What was the Byzantine coinage exchange rate?

Discussion in 'Ancient Coins' started by Gam3rBlake, Sep 25, 2021.

  1. Gam3rBlake

    Gam3rBlake Well-Known Member

    Just to clarify what I’m asking..

    I know that when talking about Ancient Roman coinage there are certain exchange rates that are well known.

    1 aureus = 25 denarii/100 sesterces
    1 denarii = 4 sesterces
    1 sestertius = 2.5 ases

    All the exchange rates for different Roman coins are pretty well known.

    But I’ve been having difficulty finding similar information about Byzantine coinage.

    Does anyone happen to have even a rough estimate of Byzantine coin values in comparison to each other?

    Thanks! :)
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  3. Roman Collector

    Roman Collector Supporter! Supporter

    A sestertius was 4 asses or 2 dupondii in the imperial period.
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  4. Gam3rBlake

    Gam3rBlake Well-Known Member

    Oops my bad I think I was thinking of before the denarius was re-tariffed at 16 ases. When they had an X on them to mean 10 ases.

    That was my bad.

    But I’m curious what the Byzantine exchange rates were.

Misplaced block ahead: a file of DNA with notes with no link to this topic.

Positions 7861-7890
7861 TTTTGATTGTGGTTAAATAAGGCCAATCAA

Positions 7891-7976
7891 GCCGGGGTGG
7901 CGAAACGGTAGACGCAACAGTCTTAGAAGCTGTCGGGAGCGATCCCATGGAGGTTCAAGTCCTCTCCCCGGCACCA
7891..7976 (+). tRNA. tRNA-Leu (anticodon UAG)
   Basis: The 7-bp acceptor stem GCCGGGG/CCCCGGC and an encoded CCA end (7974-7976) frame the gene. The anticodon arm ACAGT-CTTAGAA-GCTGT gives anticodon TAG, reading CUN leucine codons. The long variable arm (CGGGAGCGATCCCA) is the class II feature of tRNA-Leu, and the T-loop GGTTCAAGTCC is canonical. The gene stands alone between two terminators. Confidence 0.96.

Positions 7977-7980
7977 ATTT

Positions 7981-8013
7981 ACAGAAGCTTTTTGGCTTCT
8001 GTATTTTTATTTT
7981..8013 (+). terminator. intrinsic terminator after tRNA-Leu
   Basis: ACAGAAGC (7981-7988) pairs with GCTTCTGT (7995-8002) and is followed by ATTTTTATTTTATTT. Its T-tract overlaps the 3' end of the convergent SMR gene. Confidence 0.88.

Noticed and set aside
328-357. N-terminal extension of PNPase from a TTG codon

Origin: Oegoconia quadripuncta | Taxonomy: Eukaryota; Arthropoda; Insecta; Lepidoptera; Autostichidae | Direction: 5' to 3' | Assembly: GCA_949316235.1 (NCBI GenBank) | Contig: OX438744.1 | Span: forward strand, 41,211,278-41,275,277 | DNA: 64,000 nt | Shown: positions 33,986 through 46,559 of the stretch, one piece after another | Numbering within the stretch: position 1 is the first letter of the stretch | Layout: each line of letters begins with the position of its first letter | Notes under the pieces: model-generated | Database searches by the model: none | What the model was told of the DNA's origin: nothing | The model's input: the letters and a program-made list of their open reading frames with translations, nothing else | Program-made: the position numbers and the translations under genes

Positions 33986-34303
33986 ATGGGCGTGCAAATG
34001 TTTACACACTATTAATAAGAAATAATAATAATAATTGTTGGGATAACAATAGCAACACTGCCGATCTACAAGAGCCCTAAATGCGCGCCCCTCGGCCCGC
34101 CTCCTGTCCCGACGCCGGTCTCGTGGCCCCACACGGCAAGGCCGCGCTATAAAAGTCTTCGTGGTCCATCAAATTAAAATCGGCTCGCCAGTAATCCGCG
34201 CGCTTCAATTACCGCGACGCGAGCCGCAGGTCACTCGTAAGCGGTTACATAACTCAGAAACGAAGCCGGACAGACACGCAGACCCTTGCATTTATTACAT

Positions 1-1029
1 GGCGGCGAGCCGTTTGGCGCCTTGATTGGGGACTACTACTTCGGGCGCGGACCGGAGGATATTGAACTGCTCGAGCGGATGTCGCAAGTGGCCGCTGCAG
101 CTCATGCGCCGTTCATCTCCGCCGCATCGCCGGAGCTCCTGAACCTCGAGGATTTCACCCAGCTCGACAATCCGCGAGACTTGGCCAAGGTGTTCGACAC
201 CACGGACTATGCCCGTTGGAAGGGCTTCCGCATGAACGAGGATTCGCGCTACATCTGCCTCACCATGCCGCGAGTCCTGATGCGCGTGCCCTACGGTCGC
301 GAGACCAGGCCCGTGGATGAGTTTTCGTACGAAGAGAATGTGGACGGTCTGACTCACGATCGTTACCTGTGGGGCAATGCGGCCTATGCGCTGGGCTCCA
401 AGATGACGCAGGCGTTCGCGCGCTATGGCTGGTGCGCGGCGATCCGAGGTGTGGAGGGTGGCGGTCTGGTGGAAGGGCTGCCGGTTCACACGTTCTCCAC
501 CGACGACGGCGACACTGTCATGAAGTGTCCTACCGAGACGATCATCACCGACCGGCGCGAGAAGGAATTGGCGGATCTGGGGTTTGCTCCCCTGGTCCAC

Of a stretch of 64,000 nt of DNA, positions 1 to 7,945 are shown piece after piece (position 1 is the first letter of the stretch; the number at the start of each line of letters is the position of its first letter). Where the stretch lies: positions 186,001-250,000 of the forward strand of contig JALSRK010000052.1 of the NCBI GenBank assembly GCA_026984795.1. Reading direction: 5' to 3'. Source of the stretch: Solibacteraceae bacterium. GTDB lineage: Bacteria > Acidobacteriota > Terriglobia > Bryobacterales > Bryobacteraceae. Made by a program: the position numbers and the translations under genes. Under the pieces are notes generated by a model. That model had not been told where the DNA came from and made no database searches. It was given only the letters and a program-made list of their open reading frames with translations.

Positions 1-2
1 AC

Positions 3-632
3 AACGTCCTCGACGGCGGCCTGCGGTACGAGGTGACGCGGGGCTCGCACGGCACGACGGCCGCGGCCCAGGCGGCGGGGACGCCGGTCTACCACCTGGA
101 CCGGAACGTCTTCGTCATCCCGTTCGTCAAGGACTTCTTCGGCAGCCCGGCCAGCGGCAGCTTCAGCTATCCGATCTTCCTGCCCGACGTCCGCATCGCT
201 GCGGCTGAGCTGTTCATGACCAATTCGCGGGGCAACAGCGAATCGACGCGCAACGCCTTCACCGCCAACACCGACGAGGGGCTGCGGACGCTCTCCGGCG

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  5. Orange Julius

    Orange Julius Well-Known Member

  6. Gam3rBlake

    Gam3rBlake Well-Known Member

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  7. ancient coin hunter

    ancient coin hunter 3rd Century Usurper

    Anastasius has to be given a lot of credit for introducing the large follis which ended the string of terrible AE4 coins produced during the 5th century. He also vastly increased the wealth of the empire by creating a new, fairer system of taxation which resulted in a large surplus of 23 million gold solidi as related in the sources.

    With that war chest his successors, especially Justinian, were able to reconquer some of the West and Africa while solidifying the Byzantine hold on Italy. The funds also were used to build Hagia Sophia in Constantinople.
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